The consumption of the developed world versus the emerging world
India's Prime Minister Manmohan Singh, Russia's President Dmitry Medvedev, China's President Hu Jintao, Brazil's President Dilma Rouseff, and South Africa's President Jacob Zuma pose before a joint press conference during the BRICS summit in Sanya, on the southern Chinese island of Hainan on April 14, 2011.
Steve Chiotakis: President Obama this weekend hosts the Asia-Pacific Economic Cooperation summit in Hawaii. Leaders from China and Japan will be there, but also from more than a dozen
Asian economies that are still developing.
And developing countries top today's Globalist quiz, and Stephan Richter joins us from TheGlobalist.com. Good morning Stephan.
Stephan Richter: Good morning Steve. Are you ready for today's quiz?
Chiotakis: I am. Hit me with it.
Richter: We all hear always about emerging markets, and they are now consuming more and more of the world's stuff.
Richter: So my question for you today is: Which of the following items does the developed world still account for more than 50 percent of? A) Cars; B) Cell phones; C) Government debt; or D) exports?
Chiotakis: Let's see. I know emerging markets are buying a lot of cars, so it's not A. Um, exports.
Richter: That would be wonderful, but in 2010 was the first time the emerging markets beat us at the original game of doing exports. And you know, they have now over 50 percent and that's almost double of the 27 percent they accounted for in 1990.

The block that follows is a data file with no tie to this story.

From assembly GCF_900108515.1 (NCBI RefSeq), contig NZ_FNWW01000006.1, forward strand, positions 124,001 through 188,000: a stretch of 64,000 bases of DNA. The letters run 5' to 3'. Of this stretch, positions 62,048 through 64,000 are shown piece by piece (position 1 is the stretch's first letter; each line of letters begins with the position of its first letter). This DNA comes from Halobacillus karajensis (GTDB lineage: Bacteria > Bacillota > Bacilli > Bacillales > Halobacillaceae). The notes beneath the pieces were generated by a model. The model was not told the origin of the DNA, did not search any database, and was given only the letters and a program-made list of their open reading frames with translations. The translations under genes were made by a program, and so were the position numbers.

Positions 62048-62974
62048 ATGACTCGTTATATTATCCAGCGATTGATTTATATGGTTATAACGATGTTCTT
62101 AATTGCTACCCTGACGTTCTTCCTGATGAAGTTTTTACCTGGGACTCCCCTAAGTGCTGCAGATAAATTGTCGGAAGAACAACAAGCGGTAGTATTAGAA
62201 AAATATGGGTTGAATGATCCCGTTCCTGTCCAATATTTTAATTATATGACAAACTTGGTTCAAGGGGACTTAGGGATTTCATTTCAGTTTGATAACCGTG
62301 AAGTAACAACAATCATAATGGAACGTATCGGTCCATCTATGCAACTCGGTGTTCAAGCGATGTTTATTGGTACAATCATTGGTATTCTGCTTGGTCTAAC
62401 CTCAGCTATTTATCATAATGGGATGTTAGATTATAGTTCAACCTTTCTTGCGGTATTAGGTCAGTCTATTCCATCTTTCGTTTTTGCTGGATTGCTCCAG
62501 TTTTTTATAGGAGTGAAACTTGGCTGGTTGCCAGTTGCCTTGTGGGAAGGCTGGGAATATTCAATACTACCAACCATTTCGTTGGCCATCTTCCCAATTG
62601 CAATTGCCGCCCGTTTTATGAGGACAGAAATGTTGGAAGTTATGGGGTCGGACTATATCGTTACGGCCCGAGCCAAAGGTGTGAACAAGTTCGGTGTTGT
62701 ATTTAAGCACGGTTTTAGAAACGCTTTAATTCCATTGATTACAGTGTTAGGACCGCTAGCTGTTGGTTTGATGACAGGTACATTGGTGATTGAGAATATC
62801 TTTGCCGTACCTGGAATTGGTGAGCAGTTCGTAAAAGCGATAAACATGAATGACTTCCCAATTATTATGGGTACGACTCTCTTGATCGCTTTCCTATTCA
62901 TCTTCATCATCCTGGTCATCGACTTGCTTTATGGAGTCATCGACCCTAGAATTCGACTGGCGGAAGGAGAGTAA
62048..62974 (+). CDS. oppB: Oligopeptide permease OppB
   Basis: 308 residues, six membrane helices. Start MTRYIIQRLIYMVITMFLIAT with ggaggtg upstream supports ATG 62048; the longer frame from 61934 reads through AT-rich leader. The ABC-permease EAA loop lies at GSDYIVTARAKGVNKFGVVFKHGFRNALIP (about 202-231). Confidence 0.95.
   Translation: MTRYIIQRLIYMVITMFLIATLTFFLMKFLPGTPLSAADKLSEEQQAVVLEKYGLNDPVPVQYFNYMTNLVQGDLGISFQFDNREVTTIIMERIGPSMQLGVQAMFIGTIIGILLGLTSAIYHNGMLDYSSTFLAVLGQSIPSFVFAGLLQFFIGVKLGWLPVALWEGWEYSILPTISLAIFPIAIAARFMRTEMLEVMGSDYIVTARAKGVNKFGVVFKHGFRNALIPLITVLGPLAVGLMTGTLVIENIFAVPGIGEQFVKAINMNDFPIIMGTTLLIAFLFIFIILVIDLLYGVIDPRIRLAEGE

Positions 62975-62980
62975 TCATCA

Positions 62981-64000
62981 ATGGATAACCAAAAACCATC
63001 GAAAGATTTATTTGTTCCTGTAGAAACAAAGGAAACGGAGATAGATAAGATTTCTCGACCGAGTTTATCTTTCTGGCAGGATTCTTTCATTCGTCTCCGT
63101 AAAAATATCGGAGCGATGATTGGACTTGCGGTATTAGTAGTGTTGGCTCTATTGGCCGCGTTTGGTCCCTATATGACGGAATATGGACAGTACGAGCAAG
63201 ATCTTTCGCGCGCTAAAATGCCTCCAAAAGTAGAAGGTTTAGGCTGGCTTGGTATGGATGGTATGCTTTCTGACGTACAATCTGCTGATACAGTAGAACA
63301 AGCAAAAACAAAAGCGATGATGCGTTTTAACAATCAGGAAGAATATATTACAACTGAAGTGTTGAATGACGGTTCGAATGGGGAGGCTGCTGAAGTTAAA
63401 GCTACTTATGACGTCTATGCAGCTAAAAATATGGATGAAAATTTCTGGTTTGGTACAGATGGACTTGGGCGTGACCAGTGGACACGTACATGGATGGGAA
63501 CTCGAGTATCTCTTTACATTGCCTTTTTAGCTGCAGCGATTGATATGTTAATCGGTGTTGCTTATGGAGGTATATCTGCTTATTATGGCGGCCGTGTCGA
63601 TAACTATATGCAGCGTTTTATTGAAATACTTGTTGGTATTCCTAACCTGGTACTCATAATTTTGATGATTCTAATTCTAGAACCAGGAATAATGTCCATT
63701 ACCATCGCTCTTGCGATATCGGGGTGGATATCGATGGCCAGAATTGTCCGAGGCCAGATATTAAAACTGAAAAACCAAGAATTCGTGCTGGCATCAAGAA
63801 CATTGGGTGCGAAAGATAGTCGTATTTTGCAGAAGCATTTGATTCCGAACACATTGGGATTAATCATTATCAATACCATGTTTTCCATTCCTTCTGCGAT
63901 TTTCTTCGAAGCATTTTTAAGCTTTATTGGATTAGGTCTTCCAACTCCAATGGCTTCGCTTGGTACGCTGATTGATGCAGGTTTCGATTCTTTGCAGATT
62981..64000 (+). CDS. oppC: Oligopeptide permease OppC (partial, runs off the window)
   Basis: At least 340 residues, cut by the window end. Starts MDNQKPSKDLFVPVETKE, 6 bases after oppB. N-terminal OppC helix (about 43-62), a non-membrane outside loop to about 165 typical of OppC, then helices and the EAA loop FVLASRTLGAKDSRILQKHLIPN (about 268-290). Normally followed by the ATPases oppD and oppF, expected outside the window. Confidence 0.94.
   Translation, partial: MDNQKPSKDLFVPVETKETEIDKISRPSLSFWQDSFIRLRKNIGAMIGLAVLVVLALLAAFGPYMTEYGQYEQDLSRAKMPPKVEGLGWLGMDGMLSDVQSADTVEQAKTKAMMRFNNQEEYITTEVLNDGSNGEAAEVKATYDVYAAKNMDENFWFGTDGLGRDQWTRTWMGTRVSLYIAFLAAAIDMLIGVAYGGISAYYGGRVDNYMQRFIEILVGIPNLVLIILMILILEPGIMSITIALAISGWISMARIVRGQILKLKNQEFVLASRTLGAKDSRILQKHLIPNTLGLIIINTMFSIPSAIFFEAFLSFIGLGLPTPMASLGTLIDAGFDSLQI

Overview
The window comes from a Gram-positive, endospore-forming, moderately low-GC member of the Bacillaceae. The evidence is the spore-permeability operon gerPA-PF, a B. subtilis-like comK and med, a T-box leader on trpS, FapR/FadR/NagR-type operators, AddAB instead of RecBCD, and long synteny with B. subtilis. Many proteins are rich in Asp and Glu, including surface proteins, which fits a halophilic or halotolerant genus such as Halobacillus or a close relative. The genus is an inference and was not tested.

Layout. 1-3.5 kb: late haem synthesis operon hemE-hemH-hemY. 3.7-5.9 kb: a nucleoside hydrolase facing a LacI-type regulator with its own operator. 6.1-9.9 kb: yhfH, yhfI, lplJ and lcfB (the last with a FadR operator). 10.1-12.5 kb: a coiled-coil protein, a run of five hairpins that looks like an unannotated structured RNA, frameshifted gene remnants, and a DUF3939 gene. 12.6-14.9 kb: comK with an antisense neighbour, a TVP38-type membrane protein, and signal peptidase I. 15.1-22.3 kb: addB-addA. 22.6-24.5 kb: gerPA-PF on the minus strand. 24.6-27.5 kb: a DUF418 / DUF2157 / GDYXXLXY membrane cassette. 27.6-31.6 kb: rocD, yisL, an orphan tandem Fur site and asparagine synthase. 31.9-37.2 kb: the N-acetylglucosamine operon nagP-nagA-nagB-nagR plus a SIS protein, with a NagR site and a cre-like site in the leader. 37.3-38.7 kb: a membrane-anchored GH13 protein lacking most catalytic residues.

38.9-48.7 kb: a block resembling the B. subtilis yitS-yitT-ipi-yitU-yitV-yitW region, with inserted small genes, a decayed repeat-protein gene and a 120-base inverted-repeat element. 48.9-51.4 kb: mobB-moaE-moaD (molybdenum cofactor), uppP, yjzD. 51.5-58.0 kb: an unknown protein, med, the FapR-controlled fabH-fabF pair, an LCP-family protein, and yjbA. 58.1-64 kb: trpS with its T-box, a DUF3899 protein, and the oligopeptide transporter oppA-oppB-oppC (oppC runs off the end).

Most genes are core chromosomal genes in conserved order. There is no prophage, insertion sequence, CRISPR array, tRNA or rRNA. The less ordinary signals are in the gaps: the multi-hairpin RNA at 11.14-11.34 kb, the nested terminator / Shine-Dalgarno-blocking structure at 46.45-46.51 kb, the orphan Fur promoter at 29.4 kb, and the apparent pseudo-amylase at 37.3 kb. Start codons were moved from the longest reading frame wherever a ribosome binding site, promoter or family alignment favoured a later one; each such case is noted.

Chiotakis: So it's not exports, OK.
Richter: It's not exports.
Chiotakis: That's Stephan's way of saying, 'Steve, you're wrong.' I think the logical answer here, Stephan, is government debt.
Richter: Boy, you're right man, it's terrible what we do on this front. Developing countries have a clean sheet. The developing countries now account for only 17 percent of all the outstanding government debt. So we're leaders in the wrong segment of the global universe of the economy.
Chiotakis: Many of which are coming to the rescue, of certainly European countries with the debt crisis there.
Richter: The Chinese put their money wisely into the U.S., have done too much in that, put a little bit more into Europe. But I don't think they're out to rescue anybody. They're smartly looking after their own interests, as do most other developing countries who have learned the hard way that having too much debt can be detrimental to your future.
Chiotakis: Well all right, government debt. We're going to keep an eye on that, of course, a story that's, well -- it's the gift that keeps on taking. So Stephan Richter, thank you so much for joining us today with that.
Richter: And I'm much indebted for putting me on.